The U.S. army failed to detect tell-tale signs of mental disorder in an army scientist who unleashed the anthrax letter attacks that killed five people in 2001, according to a panel of behavioral analysts.
The anthrax attacks, which also seriously crippled mail delivery in the country, could have been anticipated — and prevented, the panel said, according to the Los Angeles Times.
Army scientist Bruce E. Ivins had been held responsible for the nation's worst bioterrorism event, in which anthrax-laced letters were sent to news organizations and two U.S. senators even as the country was reeling from the 9/11 crisis.
The Expert Behavioral Analysis Panel said Ivins, who was a microbiologist with expertise in cultivating anthrax, was psychologically disposed to undertake the mailings; his behavioral history demonstrated his potential for carrying them out; and he had the motivation and means.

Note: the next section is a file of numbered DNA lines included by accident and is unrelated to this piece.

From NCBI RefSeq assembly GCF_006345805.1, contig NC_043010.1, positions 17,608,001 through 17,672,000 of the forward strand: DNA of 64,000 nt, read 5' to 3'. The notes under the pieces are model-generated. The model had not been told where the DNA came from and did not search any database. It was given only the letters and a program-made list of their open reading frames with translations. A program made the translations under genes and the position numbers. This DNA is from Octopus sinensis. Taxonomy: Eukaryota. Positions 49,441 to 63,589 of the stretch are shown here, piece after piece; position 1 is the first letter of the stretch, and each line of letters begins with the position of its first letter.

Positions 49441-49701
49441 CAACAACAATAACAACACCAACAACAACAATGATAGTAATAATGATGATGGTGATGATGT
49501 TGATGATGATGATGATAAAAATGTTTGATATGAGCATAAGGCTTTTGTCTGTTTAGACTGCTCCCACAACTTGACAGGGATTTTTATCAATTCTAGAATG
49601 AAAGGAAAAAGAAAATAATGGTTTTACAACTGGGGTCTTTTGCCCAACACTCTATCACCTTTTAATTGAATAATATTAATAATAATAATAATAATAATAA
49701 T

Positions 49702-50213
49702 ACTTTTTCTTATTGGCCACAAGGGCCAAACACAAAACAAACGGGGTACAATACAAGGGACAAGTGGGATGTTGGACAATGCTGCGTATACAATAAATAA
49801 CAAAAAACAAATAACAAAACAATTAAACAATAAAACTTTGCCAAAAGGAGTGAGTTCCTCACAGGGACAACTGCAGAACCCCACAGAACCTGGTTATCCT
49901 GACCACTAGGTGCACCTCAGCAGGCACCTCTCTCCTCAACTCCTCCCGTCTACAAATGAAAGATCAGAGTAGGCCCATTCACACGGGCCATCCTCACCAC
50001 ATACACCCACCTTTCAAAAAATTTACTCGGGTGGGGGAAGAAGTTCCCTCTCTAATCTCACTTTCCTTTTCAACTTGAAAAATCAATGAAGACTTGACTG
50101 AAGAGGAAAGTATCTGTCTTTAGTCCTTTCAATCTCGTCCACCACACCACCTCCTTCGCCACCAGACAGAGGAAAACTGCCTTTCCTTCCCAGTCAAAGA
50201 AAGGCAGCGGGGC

It blames the army for not monitoring Ivins' unstable behavior. The army had given him security clearance to handle bio-warfare agents like anthrax.
The report says the army did not investigate Ivins' behavioral history even after he gave signs of unstable psychiatric health. He had placed question marks next to these items regarding his psychiatric history: Memory Change, Trouble With Decisions, Hallucinations, Improbable Beliefs and Anxiety, according to the report.
Ivins committed suicide in 2008 by taking an overdose of Tylenol PM at a time when prosecutors were about to seek his indictment for murder, LA Times reported.